A lower early reperfusion arrhythmia score (1.50±0.97) was found in the rats treated with remote perconditioning compared to those in the ischemia reperfusion group (2.33±0.71). Meanwhile, reduced infarct size was also observed (15.27±5.19% in remote perconditioning, 14.53±3.45% in remote preconditioning, and 19.84±5.85% in remote post-conditioning vs. 34.47±7.13% in ischemia reperfusion, p<0.05), as well as higher expression levels of the apoptosis-relevant protein Bcl-2/Bax following global (ischemia/reperfusion) injury in in vivo rat heart models (1.255±0.053 in remote perconditioning, 1.463±0.290 in remote preconditioning, and 1.461±0.541 in remote post-conditioning vs. 1.003±0.159 in ischemia reperfusion, p<0.05).
Three remote conditioning strategies implemented with episodes of double-sided hind limb ischemia/reperfusion have similar therapeutic potential for cardiac ischemia/reperfusion injury, and remote perconditioning has a greater ability to prevent reperfusion arrhythmia.
Cardioprotective Property; Ischemia/Reperfusion Injury; Models
Dark-grown seedlings exhibit skotomorphogenic development. Genetic and molecular evidence indicates that a quartet of Arabidopsis Phytochrome (phy)-Interacting bHLH Factors (PIF1, 3, 4, and 5) are critically necessary to maintaining this developmental state and that light activation of phy induces a switch to photomorphogenic development by inducing rapid degradation of the PIFs. Here, using integrated ChIP–seq and RNA–seq analyses, we have identified genes that are direct targets of PIF3 transcriptional regulation, exerted by sequence-specific binding to G-box (CACGTG) or PBE-box (CACATG) motifs in the target promoters genome-wide. In addition, expression analysis of selected genes in this set, in all triple pif-mutant combinations, provides evidence that the PIF quartet members collaborate to generate an expression pattern that is the product of a mosaic of differential transcriptional responsiveness of individual genes to the different PIFs and of differential regulatory activity of individual PIFs toward the different genes. Together with prior evidence that all four PIFs can bind to G-boxes, the data suggest that this collective activity may be exerted via shared occupancy of binding sites in target promoters.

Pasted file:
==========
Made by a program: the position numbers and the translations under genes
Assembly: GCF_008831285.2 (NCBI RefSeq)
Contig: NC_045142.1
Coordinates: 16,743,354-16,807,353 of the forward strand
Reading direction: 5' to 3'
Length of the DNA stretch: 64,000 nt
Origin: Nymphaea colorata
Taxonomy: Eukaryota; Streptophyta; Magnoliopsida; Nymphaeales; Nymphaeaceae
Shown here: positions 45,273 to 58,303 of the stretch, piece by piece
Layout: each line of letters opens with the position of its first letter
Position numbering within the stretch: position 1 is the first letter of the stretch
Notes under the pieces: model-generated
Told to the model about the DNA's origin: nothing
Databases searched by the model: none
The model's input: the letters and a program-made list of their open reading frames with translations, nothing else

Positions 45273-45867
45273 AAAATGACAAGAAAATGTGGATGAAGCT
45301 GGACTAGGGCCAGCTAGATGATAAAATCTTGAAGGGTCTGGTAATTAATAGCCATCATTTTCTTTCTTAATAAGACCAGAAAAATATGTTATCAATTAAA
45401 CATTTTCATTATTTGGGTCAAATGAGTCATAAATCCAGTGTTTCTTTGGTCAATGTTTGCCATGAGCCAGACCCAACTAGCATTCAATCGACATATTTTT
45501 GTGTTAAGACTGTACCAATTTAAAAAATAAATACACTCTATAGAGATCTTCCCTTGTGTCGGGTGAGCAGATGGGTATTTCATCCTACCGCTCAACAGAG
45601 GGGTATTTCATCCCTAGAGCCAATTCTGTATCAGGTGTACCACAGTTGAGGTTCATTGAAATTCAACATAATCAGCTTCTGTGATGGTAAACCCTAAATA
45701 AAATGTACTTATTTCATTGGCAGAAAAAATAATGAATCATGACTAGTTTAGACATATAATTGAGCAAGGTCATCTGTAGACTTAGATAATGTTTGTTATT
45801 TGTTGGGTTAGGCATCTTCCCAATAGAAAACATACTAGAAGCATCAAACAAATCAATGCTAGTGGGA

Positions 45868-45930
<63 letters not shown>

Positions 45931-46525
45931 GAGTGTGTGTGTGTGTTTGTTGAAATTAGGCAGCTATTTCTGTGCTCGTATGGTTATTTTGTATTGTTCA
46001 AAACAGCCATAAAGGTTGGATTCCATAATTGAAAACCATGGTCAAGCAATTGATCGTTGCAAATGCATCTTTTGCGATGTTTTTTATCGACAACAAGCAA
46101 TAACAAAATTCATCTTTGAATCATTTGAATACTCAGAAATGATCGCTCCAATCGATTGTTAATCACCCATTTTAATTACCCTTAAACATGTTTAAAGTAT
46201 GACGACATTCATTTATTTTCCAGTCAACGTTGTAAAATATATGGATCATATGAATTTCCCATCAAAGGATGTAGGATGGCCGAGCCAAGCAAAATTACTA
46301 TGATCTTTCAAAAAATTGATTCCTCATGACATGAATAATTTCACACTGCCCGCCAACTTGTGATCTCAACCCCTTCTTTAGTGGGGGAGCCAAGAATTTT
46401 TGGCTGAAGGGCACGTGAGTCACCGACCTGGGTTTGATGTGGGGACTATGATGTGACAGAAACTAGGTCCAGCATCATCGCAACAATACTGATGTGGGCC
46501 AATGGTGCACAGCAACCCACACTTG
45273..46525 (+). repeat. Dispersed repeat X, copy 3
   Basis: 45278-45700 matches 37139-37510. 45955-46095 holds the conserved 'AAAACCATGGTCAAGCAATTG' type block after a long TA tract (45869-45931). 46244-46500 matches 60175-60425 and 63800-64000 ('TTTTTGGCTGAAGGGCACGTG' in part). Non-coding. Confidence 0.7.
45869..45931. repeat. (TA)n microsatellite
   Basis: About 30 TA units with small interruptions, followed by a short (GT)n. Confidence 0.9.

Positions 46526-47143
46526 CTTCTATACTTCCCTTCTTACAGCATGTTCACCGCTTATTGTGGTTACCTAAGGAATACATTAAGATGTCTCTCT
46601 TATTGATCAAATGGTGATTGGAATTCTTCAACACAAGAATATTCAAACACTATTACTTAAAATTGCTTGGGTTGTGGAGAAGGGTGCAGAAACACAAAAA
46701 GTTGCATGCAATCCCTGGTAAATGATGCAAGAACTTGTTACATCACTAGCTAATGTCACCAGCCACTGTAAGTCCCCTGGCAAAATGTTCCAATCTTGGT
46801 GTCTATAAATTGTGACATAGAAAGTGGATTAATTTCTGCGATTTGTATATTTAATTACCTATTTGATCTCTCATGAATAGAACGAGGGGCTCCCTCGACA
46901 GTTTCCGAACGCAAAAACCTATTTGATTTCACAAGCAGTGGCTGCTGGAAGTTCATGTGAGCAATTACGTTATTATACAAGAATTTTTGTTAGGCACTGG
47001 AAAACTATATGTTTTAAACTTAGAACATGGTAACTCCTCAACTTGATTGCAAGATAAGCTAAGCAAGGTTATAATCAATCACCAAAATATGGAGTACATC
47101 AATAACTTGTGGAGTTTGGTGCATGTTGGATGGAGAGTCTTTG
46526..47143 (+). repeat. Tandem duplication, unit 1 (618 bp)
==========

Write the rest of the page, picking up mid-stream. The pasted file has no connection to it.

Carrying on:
An important issue in understanding mechanisms of eukaryotic transcriptional regulation is how members of large transcription-factor families, with conserved DNA–binding domains (such as the 162-member Arabidopsis bHLH family), discriminate between target genes. However, the specific question of whether, and to what extent, closely related sub-family members, with potential overlapping functional redundancy (like the quartet of Phytochrome (phy)-Interacting bHLH transcription Factors (PIF1, 3, 4, and 5) studied here), share regulation of target genes through shared binding to promoter-localized consensus motifs does not appear to have been widely investigated. Here, using ChIP–seq analysis, we have identified genes that bind PIF3 to conserved, sequence-specific sites in their promoters; and, using RNA–seq, we have identified those genes displaying altered expression in various pif mutants. Integration of these data identifies those genes that are likely direct targets of transcriptional regulation by PIF3. Our data suggest that the PIF quartet members share directly in transcriptional activation of numerous target genes, potentially via redundant promoter occupancy, in a manner that varies quantitatively from gene to gene. This finding suggests that these PIFs function collectively as a signaling hub, selectively partitioning common upstream signals from light-activated phys at the transcriptional-network interface.
Prostate cancer is the most frequently diagnosed cancer and the second leading cause of cancer deaths in men today. Although virus-based gene therapy is a promising strategy to combat advanced prostate cancer, its current effectiveness is limited partially due to inefficient cellular transduction in vivo. To overcome this obstacle, conditional oncolytic viruses (such as conditional replication adenovirus (CRAD)) are developed to specifically target prostate without (or with minimal) systemic toxicity due to viral self-replication. In this study, we have analyzed and compared three prostate-specific promoters (PSA, probasin, and MMTV LTR) for their specificity and activity both in vitro and in vivo. Both mice model with xenograft prostate tumor model and canine model were used. The best PSP was selected to construct a prostate-specific oncolytic adenovirus (CRAD) by controlling the adenoviral E1 region. The efficacy and specificity of CRAD on prostate cancer cells were examined in cell culture and animal models.